I have come to accept, if not to understand, that a movie starring Eddie Murphy can be ''Shrek''-tacular or a steaming pile of ''Pluto Nash.'' I have also come to count on family-themed projects as the most nurturing environment for Murphy's pinwheeling energy: When he focuses his abundant but distractable talent in the service of younger viewers, he's capable of satisfying successes like ''Dr. Dolittle,'' ''The Nutty Professor,'' ''Mulan,'' and the giant ''Shrek.'' (When he's squandering his gifts, the result is hell like ''Holy Man.'') My radar is busted, though, by Daddy Day Care, a parent-and-kid-oriented comedy about the adventures of men doing the hard work of mommies, which couldn't be more timely -- or less delightful.
In the same week that a Newsweek cover story identifies a boom in stay-at-home dads -- many of them laid off from their jobs in today's weak economy -- whose wives bring in the paychecks, Murphy plays Charlie Hinton, a hooked-up, well-paid ad guy axed from his agency. Charlie's idea of quality time with his 4-year-old son is a quick toss in the air, but a keen instinct for profit quickly overrides the humility of his parenting inexperience: Reluctantly babysitting while his wife (Regina King) tootles off to her own good job as an attorney, Charlie, along with Phil, a fellow pink-slipped-colleague-with-kid (''Curb Your Enthusiasm'''s appealing lunkhead Jeff Garlin), identifies a niche-market need for an affordable alternative to the pricey, snooty local charm school for tots (run by Anjelica Huston, as a cartoonish gorgon who might take tea with Cruella De Vil). The two business big shots set themselves up as day-care providers. And they learn, of course, that implementing corporate mission statements is easy; implementing nap time is hard.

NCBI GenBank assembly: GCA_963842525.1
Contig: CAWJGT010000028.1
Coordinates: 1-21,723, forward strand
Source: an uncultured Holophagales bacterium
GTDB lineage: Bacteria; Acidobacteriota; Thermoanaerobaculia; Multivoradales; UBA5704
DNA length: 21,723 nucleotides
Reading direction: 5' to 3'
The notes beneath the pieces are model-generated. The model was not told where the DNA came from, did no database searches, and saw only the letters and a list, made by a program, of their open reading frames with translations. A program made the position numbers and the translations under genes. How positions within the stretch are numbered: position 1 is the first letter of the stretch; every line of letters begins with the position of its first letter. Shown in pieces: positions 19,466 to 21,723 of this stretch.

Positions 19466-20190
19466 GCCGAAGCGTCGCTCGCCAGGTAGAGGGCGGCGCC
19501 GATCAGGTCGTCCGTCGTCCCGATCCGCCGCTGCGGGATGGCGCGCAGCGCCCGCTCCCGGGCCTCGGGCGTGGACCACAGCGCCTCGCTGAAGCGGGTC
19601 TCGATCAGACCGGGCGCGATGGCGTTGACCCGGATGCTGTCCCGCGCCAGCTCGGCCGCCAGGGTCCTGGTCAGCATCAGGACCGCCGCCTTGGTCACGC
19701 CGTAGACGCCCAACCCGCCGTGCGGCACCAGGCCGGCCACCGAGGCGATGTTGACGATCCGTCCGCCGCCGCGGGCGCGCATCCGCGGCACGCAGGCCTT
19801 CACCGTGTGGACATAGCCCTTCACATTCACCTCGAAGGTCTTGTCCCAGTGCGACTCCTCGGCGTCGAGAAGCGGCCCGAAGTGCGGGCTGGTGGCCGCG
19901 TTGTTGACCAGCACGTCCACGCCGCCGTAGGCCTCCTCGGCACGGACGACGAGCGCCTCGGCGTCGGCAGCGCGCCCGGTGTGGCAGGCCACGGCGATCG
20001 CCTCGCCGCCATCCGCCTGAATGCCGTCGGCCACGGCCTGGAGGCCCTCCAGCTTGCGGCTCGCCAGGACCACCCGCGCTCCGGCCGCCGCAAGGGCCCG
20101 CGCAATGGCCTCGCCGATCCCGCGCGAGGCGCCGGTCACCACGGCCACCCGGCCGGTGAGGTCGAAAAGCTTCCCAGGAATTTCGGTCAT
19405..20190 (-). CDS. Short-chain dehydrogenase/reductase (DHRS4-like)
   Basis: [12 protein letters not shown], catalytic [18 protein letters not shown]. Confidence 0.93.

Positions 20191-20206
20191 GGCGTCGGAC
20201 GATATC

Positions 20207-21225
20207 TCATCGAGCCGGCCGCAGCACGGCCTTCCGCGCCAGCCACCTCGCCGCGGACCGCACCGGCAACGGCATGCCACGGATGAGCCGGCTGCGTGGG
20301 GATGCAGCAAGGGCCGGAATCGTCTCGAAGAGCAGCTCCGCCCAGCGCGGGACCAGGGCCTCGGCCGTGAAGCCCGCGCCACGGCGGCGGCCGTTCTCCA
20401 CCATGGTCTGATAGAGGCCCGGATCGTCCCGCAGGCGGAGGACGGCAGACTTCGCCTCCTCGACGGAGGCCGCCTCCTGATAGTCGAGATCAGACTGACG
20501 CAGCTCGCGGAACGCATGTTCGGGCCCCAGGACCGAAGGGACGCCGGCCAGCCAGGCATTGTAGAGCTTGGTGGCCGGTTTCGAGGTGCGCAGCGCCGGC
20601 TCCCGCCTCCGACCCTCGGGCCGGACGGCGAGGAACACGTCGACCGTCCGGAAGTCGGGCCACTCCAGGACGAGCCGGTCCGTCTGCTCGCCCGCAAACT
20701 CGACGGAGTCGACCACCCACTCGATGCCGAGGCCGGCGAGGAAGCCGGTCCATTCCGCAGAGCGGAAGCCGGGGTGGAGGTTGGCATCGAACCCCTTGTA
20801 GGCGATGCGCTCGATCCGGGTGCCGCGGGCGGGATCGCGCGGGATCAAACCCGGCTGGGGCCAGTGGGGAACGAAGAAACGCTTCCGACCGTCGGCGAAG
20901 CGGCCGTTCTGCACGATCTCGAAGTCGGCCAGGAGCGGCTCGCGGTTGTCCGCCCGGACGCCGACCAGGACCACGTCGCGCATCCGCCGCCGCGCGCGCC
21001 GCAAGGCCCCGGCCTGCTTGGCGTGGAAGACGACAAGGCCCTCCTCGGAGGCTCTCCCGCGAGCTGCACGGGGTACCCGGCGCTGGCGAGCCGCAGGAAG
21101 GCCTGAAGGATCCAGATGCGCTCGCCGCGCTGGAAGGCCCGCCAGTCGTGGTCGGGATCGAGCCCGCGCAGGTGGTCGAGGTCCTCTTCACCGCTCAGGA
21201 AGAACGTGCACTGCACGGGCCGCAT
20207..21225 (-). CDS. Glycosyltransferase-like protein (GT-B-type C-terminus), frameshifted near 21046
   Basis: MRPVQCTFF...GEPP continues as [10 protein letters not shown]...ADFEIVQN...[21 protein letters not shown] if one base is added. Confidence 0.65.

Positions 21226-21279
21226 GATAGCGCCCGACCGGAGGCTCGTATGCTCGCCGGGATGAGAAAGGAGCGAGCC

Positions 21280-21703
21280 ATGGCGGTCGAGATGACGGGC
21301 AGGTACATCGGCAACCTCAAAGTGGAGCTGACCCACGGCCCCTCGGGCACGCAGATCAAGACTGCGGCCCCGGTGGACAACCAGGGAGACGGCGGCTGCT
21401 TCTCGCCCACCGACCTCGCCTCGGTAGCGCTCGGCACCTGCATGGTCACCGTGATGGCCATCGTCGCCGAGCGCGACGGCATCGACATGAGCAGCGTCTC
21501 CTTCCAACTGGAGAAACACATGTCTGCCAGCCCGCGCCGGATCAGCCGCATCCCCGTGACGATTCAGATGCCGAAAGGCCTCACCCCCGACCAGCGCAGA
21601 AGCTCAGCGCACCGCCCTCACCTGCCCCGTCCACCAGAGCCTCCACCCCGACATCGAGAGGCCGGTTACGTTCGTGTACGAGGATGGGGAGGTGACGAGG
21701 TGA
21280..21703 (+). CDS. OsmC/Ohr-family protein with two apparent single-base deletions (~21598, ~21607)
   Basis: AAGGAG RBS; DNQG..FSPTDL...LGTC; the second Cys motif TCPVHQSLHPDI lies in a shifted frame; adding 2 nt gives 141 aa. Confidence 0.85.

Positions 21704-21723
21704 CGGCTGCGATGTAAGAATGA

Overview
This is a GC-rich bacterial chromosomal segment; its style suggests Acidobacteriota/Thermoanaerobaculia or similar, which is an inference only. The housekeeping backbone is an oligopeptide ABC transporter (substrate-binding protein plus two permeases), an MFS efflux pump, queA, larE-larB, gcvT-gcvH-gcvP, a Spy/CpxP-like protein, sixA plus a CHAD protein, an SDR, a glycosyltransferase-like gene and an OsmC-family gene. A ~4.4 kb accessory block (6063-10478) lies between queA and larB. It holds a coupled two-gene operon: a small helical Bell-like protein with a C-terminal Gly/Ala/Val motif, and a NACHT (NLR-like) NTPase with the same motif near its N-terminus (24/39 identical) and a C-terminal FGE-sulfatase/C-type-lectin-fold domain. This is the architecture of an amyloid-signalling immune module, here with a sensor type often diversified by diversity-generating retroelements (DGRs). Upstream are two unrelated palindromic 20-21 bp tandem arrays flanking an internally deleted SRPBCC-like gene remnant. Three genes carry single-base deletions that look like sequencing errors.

That smack-on-the-forehead revelation, however, isn't enough to sustain the movie, which settles for cataloging average kiddie antics (that any mother, the movie implies, could handle while multitasking), contrasting this preschool behavior with the dum-dum-hood of educated, affluent men. Only an overgrown, boobish boy himself doesn't know that a kid who gorges on sugar snacks is a kid who bounces off walls. Yet Charlie and Phil -- who surely grew up watching postfeminist, free-to-be-you-and-me children's TV -- master each lesson (Diapers are stinky! Reading stories aloud is good!) as if they were cracking a Harvard Business School case study.
The scrum of child actors (many of whom make their movie debuts here) are good enough at playing clingy, or precocious, or shy, or rude, or shin-kicking, pint-size individuals. The adult actors, though, crawl without security blankets through a playpen script by Geoff Rodkey (who once stayed home with his son while his wife worked!) and Simon Says direction by Steve Carr (''Dr. Dolittle 2''). For the record, the biggest laughs in the family-filled screening I attended went to a kick in the crotch administered by a small child to a large man -- the last refuge, as Dr. Spock and Mr. Rogers knew well, of grown-up moviemakers in need of a time-out.